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Italy: President Summons PM Candidate Over 'Exaggerated' CV

  • Giuseppe Conte (C) after the consultation with Italian President Sergio Mattarella at Quirinal Palace in Rome, Italy, May 23, 2018.

    Giuseppe Conte (C) after the consultation with Italian President Sergio Mattarella at Quirinal Palace in Rome, Italy, May 23, 2018. | Photo: Reuters

Published 23 May 2018
Opinion

The anti-establishment Five Star Movement (M5S) and the anti-immigrant League nominated Giuseppe Conte, 54, for prime minister on Monday.

Italy's president has summoned Giuseppe Conte as he decides whether to appoint the little-known lawyer to lead a government formed by far-right and anti-establishment groups.

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Reports suggest that Conte exaggerated on his CV, claiming to have studied at top universities, possibly delaying President Sergio Mattarella's decision on whether to approve him as prime minister.

Conte's official CV says he "furthered his juridical studies" at Yale, New York University (NYU), Duquesne University in Pittsburgh, the Sorbonne and Cambridge, but several entries have been called into question.

NYU told AFP that their records did not "reflect Giuseppe Conte having been at the university as a student or having an appointment as a faculty member," noting only that he was granted permission to conduct research in the institution's law library between 2008 and 2014.

Cambridge University declined to give details about Conte. Duquesne University told AFP he attended as part of an affiliation with Villa Nazareth, an exchange programme, and did legal research but "was not enrolled as a student."

Conte has yet to speak out publicly about the affair, but Mattarella's office said Conte was summoned to the presidential palace at 3.30 p.m., local time. 

Mattarella must agree with the parties' candidate and ministerial team before they can seek approval for the new government in parliament.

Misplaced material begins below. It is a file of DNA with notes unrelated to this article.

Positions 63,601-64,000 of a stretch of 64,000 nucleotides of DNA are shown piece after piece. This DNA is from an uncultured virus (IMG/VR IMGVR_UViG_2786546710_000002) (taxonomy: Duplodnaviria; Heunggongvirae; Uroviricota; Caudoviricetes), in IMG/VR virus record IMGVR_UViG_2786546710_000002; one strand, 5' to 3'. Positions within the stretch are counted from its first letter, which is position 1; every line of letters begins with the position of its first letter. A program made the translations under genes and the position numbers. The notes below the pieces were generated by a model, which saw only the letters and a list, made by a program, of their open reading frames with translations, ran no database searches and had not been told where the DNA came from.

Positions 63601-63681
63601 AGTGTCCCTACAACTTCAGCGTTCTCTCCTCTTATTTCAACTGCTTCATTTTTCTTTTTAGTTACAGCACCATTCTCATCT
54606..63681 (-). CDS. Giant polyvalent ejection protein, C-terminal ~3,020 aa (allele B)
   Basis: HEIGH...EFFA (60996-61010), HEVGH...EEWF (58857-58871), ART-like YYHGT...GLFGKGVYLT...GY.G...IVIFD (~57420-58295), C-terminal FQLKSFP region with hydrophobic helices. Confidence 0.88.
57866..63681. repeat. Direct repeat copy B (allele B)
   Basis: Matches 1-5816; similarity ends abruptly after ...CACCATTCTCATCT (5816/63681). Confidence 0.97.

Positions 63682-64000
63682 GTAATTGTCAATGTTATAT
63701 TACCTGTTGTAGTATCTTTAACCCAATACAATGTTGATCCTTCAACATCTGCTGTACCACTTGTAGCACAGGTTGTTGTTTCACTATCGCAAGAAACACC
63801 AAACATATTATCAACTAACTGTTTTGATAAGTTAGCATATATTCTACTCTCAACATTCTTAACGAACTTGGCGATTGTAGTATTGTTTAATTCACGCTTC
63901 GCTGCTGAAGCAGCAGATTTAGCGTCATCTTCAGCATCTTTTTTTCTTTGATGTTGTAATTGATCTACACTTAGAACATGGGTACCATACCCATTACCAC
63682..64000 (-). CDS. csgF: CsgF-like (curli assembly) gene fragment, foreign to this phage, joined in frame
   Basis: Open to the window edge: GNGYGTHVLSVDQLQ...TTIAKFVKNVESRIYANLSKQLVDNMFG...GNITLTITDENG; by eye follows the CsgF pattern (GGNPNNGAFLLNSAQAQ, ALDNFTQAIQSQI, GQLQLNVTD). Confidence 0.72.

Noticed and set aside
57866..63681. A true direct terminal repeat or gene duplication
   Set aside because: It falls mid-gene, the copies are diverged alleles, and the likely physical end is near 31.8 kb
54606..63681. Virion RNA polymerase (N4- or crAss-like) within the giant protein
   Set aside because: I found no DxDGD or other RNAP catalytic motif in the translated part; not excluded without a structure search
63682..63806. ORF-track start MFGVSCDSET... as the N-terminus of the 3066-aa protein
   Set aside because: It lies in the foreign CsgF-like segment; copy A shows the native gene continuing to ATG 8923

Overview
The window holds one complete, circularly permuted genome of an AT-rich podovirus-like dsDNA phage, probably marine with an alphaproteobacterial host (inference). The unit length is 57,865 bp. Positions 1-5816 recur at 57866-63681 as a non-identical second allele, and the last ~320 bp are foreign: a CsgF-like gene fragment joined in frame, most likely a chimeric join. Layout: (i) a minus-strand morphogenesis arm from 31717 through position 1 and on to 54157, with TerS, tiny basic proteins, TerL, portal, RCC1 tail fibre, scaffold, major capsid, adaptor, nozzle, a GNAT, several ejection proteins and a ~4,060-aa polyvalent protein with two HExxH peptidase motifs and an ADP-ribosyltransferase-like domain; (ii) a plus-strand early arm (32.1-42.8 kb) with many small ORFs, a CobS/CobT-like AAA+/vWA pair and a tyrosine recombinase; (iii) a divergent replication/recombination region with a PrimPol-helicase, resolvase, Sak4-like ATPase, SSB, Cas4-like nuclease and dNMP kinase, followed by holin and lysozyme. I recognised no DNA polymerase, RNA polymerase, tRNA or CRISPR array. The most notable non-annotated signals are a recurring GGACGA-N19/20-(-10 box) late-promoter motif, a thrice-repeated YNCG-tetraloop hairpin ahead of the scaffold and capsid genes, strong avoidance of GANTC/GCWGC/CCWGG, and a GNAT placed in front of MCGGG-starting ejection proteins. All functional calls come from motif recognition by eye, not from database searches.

The anti-establishment Five Star Movement (M5S) and the anti-immigrant League are seeking to form a coalition government in a bid to end two months of political deadlock following March's inconclusive general election.

Five Star has defended him as its choice to head a cabinet in which M5S leader Luigi Di Maio and League chief Matteo Salvini are tipped to hold key posts. Salvini also defended the coalition's eurosceptic candidate for economy minister, Paolo Savona.

Minister for industry between 1993-94, Savona was staunchly opposed to the signing of the Maastricht Treaty and considers the euro a "German cage."

"He is an expert with a solid background of studies but made the mistake of daring to say that the EU as it is isn't working," Salvini said. "Why do you even bother to let us vote if when the people ask for radical change you tell us to be careful?"

European officials have expressed concerns that Italy could trigger a new eurozone crisis by refusing to stick to public spending and debt targets set by Brussels.

Di Maio and Salvini's government programme pledges tax cuts and increased welfare spending to boost growth, as more than eight percent of its population lives in poverty, according to national statistics agency Istat. It also plans to speed up expulsions of illegal immigrants.

On Tuesday Salvini said there would have to be new elections if the coalition government was not given the go-ahead by Mattarella. "Either we start and we begin the change or we may as well go back to the polls," he said in a live video on Facebook.

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